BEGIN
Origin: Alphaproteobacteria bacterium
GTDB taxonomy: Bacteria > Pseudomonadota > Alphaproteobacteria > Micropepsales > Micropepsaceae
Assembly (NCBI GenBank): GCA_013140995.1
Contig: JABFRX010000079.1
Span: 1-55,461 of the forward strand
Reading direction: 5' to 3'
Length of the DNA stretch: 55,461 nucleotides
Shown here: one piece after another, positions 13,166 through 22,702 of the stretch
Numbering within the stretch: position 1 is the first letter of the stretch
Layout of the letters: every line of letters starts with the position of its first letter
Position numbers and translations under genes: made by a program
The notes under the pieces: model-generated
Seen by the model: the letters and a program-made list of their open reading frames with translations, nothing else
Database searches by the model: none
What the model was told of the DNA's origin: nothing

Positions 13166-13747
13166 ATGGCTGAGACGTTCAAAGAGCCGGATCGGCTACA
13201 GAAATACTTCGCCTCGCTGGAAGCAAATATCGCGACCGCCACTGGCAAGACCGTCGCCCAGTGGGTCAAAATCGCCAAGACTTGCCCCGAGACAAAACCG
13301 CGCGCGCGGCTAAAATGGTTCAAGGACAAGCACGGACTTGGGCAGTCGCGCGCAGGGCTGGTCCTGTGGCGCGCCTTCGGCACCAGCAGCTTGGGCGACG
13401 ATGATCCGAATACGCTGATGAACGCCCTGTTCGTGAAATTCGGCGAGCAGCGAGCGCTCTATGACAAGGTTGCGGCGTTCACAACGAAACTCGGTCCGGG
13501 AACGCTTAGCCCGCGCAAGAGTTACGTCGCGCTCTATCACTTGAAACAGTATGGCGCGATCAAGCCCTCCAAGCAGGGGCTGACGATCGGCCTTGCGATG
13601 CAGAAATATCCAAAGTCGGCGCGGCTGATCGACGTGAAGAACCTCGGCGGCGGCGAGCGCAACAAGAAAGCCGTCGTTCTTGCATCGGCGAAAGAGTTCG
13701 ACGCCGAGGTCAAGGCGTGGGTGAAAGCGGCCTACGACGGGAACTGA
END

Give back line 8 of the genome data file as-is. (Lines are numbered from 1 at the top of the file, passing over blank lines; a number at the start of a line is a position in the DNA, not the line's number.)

Shown here: one piece after another, positions 13,166 through 22,702 of the stretch